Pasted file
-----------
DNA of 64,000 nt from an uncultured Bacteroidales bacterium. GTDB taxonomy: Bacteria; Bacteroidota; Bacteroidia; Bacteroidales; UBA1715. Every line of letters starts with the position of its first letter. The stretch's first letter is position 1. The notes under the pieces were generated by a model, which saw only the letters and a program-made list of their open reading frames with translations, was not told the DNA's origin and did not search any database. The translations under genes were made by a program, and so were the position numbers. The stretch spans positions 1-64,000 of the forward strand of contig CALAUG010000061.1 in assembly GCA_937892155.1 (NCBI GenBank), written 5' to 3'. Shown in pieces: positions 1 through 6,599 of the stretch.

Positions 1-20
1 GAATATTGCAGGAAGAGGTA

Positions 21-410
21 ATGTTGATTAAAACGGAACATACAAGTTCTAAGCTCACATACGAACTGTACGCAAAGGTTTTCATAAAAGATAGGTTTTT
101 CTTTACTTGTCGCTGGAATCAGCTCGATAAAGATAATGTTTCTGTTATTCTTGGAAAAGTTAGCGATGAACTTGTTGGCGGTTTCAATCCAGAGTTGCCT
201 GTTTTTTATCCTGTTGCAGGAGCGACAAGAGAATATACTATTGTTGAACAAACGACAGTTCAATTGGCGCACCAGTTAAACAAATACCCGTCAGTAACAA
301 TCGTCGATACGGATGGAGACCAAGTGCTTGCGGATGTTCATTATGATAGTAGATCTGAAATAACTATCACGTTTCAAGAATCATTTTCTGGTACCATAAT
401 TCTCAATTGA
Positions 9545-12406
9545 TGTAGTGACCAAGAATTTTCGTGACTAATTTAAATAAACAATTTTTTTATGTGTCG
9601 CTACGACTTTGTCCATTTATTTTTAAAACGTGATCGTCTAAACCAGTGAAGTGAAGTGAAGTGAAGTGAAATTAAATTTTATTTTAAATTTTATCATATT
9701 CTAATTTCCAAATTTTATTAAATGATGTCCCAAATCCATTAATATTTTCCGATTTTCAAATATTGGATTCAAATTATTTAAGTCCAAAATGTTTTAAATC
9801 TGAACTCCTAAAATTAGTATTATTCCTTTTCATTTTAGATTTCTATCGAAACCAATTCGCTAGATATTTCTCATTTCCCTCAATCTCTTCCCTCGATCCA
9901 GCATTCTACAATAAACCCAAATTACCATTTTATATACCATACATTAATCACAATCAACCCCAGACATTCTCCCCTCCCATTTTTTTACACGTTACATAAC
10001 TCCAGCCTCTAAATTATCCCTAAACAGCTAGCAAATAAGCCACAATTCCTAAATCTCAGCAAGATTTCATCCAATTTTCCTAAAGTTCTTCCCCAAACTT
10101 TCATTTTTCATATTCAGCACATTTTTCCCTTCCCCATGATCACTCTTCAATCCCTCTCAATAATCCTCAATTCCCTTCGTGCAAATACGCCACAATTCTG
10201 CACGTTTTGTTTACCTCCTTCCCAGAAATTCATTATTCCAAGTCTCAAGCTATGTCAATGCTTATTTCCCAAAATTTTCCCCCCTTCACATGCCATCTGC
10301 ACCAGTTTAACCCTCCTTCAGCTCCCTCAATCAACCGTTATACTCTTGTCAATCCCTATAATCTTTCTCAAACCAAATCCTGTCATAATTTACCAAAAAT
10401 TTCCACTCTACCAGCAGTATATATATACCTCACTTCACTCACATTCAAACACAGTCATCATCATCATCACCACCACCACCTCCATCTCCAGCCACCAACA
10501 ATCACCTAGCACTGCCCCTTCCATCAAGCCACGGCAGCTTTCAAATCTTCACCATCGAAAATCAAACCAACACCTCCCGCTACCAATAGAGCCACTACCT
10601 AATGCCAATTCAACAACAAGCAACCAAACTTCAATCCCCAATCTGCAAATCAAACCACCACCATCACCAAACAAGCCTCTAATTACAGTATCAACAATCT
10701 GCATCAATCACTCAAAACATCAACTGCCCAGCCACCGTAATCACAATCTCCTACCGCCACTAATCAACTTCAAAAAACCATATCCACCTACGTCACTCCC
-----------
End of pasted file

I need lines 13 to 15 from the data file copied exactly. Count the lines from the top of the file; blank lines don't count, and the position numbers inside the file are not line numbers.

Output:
9701 CTAATTTCCAAATTTTATTAAATGATGTCCCAAATCCATTAATATTTTCCGATTTTCAAATATTGGATTCAAATTATTTAAGTCCAAAATGTTTTAAATC
9801 TGAACTCCTAAAATTAGTATTATTCCTTTTCATTTTAGATTTCTATCGAAACCAATTCGCTAGATATTTCTCATTTCCCTCAATCTCTTCCCTCGATCCA
9901 GCATTCTACAATAAACCCAAATTACCATTTTATATACCATACATTAATCACAATCAACCCCAGACATTCTCCCCTCCCATTTTTTTACACGTTACATAAC